Consumers are finding it increasingly more difficult to find somewhere to get their CRV deposit refund as recycling centers close and stores shirk their in-store redemption responsibilities. Consumer Watchdog President Jamie Court says CalRecycle's lack of enforcement with in-store redemption is a huge part of the problem.
Senator Markey urges NHTSA to protect consumers from the cybersecurity risks posed by internet-connected cars referencing Consumer Watchdog's Kill Switch report.
"Automakers have acknowledged the dangers of interconnected cars to their investors and shareholders but they have not disclosed those same cyber risks to the public at large," said Senator Markey citing the Kill Switch report.
The Kill Switch report from Consumer Watchdog says cars with internet connectivity are vulnerable to hacking and outside interference with crucial systems including brakes and steering. A 50 cent kill switch could address the problem and sever the car's essential safety systems from the internet. "The security in these cars is no better than a smart phone," says Consumer Watchdog President Jamie Court, "and that's not good enough. The danger is these connections can be hacked and when the connection can be hacked, the car can be hacked and someone can take control of the car."
Some mobile phone carriers have been limiting or slowing consumers cell phone data despite them having unlimited data plans. Consumer Watchdog President Jamie Court says consumers have to make an informed decision before signing off on a plan and to know where the throttling limit is or go to another carrier.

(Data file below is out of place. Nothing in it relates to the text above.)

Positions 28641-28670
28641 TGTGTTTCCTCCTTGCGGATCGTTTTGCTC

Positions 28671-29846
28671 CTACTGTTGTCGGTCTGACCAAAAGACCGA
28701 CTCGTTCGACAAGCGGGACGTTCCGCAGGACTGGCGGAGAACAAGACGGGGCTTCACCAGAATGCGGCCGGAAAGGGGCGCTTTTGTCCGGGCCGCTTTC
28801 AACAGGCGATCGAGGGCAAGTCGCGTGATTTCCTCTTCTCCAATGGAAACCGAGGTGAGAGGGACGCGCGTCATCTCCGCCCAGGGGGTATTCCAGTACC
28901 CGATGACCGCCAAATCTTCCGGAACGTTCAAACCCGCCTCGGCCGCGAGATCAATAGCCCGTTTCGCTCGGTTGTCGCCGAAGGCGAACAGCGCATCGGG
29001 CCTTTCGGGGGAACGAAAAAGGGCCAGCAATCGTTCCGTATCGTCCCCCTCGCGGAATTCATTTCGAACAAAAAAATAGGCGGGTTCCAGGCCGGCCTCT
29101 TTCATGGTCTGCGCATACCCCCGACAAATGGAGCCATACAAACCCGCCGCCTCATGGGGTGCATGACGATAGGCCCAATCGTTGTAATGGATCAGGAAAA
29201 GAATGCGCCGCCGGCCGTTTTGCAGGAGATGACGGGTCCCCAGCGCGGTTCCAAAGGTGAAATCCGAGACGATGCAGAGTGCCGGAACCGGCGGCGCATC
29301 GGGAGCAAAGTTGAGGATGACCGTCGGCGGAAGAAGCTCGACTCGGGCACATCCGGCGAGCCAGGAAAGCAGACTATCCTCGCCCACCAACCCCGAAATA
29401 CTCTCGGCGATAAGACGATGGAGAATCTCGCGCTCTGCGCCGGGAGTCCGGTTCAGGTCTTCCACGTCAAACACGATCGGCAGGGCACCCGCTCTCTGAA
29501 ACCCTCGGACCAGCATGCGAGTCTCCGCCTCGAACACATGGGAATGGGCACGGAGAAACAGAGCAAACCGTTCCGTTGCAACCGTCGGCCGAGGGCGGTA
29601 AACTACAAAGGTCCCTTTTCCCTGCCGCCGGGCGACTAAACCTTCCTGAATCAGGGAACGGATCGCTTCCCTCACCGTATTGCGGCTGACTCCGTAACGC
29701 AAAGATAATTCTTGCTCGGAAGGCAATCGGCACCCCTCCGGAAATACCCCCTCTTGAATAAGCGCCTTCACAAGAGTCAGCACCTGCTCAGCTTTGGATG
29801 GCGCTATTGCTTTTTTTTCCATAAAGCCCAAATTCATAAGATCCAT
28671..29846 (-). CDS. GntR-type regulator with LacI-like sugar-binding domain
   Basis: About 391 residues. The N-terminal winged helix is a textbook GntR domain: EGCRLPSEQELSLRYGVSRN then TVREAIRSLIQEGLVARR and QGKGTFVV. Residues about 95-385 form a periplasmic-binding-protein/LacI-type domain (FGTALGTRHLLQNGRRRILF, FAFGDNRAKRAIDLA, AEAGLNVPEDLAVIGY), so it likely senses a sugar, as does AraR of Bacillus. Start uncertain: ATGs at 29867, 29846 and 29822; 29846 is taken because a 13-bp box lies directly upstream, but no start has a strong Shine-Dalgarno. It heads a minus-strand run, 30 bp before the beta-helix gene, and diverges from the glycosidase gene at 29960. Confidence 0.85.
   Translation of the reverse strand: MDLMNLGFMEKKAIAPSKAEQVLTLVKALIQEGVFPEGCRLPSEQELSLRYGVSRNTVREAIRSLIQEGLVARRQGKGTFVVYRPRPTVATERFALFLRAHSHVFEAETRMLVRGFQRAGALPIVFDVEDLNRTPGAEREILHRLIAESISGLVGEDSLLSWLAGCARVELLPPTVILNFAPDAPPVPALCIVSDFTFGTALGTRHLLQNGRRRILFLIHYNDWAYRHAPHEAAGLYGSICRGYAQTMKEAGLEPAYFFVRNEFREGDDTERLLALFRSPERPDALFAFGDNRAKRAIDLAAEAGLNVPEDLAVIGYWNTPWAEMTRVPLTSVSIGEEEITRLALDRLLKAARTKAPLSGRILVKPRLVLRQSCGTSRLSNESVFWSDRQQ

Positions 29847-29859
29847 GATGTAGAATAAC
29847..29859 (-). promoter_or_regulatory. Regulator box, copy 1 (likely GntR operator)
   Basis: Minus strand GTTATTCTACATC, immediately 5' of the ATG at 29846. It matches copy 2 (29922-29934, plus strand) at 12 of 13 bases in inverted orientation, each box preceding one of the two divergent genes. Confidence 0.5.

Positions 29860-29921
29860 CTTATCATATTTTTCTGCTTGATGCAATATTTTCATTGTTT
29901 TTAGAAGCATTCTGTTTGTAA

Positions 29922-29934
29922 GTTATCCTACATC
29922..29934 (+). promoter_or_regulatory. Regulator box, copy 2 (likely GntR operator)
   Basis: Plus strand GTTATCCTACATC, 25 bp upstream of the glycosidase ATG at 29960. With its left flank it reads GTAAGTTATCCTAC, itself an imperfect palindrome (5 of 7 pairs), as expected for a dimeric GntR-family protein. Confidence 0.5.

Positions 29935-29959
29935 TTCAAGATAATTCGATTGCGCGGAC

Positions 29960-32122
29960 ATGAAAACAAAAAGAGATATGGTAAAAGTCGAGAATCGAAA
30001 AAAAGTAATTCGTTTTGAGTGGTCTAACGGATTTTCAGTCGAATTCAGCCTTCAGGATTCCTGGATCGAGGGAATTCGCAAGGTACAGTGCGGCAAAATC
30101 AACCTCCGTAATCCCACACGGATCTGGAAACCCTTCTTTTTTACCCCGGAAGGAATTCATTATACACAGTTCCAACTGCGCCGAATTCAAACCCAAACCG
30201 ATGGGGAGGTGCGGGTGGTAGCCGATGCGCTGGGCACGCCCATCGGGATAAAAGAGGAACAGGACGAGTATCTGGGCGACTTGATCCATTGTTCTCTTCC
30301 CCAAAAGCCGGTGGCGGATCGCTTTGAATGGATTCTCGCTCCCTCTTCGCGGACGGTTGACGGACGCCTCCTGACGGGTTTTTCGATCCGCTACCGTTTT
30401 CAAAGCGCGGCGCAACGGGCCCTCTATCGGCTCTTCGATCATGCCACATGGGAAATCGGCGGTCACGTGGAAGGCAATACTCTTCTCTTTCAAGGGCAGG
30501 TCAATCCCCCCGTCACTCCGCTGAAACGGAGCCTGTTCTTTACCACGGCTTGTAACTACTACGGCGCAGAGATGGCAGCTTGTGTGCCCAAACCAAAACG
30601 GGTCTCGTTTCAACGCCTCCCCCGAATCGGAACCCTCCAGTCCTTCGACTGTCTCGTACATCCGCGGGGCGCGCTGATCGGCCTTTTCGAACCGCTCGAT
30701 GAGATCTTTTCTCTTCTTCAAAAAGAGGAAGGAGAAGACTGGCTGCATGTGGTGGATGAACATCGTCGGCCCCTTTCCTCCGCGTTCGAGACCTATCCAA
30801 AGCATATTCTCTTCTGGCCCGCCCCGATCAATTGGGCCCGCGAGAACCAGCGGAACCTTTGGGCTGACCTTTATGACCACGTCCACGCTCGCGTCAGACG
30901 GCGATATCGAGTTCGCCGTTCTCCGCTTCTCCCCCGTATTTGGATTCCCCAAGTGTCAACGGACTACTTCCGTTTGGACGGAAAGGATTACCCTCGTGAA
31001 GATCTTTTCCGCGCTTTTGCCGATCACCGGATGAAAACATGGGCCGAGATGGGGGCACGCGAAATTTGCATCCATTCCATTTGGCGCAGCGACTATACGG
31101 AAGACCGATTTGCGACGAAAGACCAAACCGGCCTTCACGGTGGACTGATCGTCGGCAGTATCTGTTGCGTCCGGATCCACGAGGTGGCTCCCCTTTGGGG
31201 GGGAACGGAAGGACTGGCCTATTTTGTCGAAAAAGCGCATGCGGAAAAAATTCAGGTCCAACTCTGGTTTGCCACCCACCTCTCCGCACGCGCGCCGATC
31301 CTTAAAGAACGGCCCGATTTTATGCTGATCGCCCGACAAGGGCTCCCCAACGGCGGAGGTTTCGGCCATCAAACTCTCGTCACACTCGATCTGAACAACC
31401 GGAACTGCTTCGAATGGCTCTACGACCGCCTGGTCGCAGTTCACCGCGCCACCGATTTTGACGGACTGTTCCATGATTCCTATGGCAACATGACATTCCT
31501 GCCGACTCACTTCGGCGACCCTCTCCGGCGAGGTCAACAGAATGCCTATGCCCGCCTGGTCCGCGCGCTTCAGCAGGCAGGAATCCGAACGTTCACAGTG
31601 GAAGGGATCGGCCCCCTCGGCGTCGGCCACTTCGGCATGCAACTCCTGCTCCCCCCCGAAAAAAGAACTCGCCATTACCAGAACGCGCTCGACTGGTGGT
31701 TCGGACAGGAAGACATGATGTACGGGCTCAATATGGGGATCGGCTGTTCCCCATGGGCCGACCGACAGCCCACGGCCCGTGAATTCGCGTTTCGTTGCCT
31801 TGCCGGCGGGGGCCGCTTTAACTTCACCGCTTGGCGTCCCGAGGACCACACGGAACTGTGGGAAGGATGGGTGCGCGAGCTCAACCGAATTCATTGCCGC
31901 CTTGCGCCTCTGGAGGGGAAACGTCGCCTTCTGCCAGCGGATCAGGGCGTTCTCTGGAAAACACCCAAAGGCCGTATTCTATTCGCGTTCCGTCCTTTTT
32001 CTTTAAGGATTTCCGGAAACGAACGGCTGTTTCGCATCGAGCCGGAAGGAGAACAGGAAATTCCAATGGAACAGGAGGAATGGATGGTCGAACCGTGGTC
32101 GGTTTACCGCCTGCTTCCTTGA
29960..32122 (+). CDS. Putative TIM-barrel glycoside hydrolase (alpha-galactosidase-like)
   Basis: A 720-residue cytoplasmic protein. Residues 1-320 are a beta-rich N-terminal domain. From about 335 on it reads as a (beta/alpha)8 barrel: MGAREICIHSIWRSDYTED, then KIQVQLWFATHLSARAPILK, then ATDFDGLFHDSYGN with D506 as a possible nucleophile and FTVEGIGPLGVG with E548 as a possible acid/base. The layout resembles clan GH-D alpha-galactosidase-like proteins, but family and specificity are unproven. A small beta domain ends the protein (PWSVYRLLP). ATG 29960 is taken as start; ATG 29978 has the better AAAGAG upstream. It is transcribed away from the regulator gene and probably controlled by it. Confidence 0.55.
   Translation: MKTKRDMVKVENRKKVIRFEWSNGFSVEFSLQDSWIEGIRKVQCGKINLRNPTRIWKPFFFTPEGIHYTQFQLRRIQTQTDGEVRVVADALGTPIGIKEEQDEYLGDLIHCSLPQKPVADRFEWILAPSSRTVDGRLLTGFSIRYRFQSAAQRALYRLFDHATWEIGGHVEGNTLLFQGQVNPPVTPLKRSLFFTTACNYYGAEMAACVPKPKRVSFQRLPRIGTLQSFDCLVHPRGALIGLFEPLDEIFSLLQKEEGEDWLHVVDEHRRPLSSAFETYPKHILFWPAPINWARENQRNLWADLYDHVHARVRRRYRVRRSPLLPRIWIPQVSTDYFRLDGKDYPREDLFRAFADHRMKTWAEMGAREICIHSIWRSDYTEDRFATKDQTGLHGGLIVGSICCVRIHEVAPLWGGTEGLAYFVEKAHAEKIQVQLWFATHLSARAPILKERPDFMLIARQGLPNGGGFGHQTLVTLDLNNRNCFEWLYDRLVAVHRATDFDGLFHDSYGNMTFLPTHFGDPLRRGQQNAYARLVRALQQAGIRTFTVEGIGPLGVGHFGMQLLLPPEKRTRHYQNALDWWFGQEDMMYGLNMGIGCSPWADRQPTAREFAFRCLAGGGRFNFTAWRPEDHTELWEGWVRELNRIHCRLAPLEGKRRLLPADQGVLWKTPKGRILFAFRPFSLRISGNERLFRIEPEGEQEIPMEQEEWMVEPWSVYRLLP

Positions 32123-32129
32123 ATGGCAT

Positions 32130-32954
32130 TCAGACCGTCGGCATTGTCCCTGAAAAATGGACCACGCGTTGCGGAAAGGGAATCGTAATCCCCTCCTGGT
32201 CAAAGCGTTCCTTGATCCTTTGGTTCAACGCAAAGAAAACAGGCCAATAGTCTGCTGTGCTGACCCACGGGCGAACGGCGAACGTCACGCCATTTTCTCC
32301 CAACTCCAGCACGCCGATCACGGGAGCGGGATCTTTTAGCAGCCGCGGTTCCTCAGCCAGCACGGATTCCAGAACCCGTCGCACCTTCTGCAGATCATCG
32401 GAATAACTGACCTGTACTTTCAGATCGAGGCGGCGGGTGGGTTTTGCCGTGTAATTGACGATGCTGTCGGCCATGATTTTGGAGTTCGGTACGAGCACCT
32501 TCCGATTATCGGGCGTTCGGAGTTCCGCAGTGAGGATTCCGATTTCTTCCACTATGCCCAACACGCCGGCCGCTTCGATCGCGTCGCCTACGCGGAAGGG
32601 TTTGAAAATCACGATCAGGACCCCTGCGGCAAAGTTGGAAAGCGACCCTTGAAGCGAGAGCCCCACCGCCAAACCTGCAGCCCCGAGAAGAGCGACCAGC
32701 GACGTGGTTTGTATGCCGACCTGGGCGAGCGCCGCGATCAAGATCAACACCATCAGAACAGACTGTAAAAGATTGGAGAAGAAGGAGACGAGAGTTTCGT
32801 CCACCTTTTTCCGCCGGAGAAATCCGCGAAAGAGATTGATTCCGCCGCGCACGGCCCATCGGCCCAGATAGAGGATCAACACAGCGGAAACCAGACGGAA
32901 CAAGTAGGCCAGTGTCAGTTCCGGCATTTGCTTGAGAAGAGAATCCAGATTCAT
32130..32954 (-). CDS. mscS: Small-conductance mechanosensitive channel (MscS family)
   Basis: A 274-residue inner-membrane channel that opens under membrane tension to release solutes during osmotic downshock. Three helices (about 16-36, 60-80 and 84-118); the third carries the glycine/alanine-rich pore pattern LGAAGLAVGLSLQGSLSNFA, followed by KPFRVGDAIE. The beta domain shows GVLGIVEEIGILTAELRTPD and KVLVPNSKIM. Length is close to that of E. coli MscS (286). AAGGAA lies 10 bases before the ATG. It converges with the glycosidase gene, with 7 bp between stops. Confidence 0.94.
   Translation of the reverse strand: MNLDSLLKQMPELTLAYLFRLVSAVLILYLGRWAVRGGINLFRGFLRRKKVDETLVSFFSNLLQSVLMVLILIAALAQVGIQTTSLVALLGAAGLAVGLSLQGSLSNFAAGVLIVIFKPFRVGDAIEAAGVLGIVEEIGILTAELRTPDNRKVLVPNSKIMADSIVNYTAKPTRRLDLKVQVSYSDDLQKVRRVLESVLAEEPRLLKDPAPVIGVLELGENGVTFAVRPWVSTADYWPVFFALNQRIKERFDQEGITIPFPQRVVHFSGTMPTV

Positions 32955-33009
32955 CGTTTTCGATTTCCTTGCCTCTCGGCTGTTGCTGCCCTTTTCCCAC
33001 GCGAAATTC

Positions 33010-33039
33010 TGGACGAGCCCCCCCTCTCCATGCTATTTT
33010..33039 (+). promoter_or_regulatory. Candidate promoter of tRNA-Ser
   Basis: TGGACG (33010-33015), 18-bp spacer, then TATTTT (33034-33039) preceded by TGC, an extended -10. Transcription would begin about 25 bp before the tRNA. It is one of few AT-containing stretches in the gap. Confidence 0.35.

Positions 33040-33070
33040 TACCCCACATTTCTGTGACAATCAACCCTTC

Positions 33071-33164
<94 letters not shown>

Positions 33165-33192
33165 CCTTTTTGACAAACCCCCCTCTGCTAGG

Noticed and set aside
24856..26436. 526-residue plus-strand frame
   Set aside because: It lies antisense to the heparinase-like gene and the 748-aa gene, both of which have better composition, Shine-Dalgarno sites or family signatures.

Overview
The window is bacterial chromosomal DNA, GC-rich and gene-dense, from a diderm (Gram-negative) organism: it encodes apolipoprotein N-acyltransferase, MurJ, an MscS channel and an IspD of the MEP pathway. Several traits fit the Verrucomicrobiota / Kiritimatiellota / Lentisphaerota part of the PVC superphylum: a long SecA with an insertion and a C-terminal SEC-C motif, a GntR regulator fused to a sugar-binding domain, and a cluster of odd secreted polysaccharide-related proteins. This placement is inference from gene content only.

With online search results affecting everything from jobs to relationships, more people are pushing to have a say in shaping their digital narratives - and that includes "the right to be forgotten." But critics say delisting information online is censorship, and it’s not in the public interest to rewrite history.
In Europe, citizens have the right to be forgotten. In the United States, where free speech is enshrined into the Constitution, the debate has grown even fiercer. Technology companies meanwhile continue to be inundated with a growing number of requests, which take time and money to review. Google for example has fielded more than 845,000 requests for 3.3 million link removals in the past five years. As the numbers grow, so do concerns about who should decide what gets "forgotten." In this episode we ask, should people in the US have the right to be forgotten online?" (Al Jazeera English)